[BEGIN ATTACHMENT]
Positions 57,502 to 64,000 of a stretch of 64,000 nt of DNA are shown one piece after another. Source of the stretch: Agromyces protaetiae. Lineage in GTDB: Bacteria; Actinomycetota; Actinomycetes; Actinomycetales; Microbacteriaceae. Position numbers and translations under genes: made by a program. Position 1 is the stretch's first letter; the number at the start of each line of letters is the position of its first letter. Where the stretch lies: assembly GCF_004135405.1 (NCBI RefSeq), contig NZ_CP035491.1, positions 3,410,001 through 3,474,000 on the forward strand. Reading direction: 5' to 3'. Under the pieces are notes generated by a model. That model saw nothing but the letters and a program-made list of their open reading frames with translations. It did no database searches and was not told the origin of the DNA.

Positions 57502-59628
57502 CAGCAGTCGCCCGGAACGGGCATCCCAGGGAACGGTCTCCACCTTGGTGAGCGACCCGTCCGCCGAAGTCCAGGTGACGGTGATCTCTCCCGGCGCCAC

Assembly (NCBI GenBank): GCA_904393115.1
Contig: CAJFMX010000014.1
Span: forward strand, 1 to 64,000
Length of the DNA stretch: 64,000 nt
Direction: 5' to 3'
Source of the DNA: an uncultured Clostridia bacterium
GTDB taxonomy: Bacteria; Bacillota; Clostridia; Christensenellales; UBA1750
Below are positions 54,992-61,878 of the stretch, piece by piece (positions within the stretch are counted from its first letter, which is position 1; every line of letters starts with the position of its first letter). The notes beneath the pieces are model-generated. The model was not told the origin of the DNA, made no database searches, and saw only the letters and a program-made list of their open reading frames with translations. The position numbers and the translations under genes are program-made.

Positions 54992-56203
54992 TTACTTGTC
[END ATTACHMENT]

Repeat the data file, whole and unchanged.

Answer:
Positions 57,502 to 64,000 of a stretch of 64,000 nt of DNA are shown one piece after another. Source of the stretch: Agromyces protaetiae. Lineage in GTDB: Bacteria; Actinomycetota; Actinomycetes; Actinomycetales; Microbacteriaceae. Position numbers and translations under genes: made by a program. Position 1 is the stretch's first letter; the number at the start of each line of letters is the position of its first letter. Where the stretch lies: assembly GCF_004135405.1 (NCBI RefSeq), contig NZ_CP035491.1, positions 3,410,001 through 3,474,000 on the forward strand. Reading direction: 5' to 3'. Under the pieces are notes generated by a model. That model saw nothing but the letters and a program-made list of their open reading frames with translations. It did no database searches and was not told the origin of the DNA.

Positions 57502-59628
57502 CAGCAGTCGCCCGGAACGGGCATCCCAGGGAACGGTCTCCACCTTGGTGAGCGACCCGTCCGCCGAAGTCCAGGTGACGGTGATCTCTCCCGGCGCCAC

Assembly (NCBI GenBank): GCA_904393115.1
Contig: CAJFMX010000014.1
Span: forward strand, 1 to 64,000
Length of the DNA stretch: 64,000 nt
Direction: 5' to 3'
Source of the DNA: an uncultured Clostridia bacterium
GTDB taxonomy: Bacteria; Bacillota; Clostridia; Christensenellales; UBA1750
Below are positions 54,992-61,878 of the stretch, piece by piece (positions within the stretch are counted from its first letter, which is position 1; every line of letters starts with the position of its first letter). The notes beneath the pieces are model-generated. The model was not told the origin of the DNA, made no database searches, and saw only the letters and a program-made list of their open reading frames with translations. The position numbers and the translations under genes are program-made.

Positions 54992-56203
54992 TTACTTGTC